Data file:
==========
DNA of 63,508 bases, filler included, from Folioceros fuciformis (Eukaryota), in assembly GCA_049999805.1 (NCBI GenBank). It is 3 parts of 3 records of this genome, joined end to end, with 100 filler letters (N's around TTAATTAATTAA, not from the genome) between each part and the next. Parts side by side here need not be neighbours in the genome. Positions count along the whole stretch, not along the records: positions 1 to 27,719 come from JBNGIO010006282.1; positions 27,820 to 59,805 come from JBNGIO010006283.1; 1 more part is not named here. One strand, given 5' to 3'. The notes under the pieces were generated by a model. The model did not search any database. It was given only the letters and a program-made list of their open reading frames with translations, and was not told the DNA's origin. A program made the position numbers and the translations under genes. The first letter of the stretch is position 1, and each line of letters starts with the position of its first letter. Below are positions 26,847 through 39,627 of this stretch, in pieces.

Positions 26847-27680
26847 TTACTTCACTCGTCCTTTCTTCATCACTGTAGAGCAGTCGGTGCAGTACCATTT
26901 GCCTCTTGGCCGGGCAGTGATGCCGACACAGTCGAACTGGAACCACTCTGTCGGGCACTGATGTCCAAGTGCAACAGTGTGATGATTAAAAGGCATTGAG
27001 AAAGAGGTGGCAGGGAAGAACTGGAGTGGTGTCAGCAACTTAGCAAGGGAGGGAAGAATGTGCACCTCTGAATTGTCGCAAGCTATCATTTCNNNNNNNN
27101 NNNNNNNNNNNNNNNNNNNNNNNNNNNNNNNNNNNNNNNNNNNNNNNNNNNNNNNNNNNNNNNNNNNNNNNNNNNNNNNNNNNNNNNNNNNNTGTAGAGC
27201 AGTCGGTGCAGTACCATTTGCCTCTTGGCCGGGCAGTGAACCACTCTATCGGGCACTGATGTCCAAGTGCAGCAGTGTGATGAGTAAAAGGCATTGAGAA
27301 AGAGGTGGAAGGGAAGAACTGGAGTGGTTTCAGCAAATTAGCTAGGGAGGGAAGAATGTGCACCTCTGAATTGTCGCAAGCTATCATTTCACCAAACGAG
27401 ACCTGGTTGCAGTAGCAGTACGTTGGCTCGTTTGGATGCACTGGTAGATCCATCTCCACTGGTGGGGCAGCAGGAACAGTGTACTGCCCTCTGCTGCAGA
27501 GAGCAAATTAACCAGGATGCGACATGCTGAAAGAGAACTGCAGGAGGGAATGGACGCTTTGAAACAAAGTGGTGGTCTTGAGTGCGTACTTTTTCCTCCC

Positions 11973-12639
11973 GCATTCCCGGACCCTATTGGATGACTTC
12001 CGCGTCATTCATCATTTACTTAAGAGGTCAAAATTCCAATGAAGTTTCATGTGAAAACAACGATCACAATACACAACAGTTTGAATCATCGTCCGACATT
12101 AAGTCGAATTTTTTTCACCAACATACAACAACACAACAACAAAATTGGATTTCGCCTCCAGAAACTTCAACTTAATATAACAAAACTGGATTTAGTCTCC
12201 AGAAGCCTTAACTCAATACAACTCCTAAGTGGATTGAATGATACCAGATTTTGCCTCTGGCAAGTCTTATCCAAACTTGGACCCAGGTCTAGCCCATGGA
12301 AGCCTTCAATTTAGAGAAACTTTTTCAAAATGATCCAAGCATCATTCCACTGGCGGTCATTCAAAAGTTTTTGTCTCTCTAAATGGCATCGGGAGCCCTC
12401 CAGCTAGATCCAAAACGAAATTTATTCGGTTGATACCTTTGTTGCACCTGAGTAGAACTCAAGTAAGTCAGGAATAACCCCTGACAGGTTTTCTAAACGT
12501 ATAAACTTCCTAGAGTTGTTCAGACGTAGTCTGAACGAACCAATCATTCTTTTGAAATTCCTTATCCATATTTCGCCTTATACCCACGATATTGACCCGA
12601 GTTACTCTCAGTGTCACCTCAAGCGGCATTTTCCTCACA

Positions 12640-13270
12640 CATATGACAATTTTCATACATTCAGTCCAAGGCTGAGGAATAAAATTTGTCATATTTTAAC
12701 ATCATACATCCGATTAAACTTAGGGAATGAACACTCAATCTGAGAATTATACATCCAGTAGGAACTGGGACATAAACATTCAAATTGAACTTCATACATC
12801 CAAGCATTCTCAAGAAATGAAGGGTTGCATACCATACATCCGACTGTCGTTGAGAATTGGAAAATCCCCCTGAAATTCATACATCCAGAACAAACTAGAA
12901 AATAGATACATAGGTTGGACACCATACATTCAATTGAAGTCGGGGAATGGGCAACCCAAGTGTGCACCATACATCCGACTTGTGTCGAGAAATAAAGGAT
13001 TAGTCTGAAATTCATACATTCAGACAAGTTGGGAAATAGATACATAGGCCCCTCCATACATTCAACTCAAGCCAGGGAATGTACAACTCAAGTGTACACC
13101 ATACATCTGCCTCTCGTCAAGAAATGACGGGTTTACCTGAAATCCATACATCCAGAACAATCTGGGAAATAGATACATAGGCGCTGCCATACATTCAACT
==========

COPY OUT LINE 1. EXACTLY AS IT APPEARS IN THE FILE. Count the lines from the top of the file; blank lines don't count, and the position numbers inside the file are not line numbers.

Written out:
DNA of 63,508 bases, filler included, from Folioceros fuciformis (Eukaryota), in assembly GCA_049999805.1 (NCBI GenBank). It is 3 parts of 3 records of this genome, joined end to end, with 100 filler letters (N's around TTAATTAATTAA, not from the genome) between each part and the next. Parts side by side here need not be neighbours in the genome. Positions count along the whole stretch, not along the records: positions 1 to 27,719 come from JBNGIO010006282.1; positions 27,820 to 59,805 come from JBNGIO010006283.1; 1 more part is not named here. One strand, given 5' to 3'. The notes under the pieces were generated by a model. The model did not search any database. It was given only the letters and a program-made list of their open reading frames with translations, and was not told the DNA's origin. A program made the position numbers and the translations under genes. The first letter of the stretch is position 1, and each line of letters starts with the position of its first letter. Below are positions 26,847 through 39,627 of this stretch, in pieces.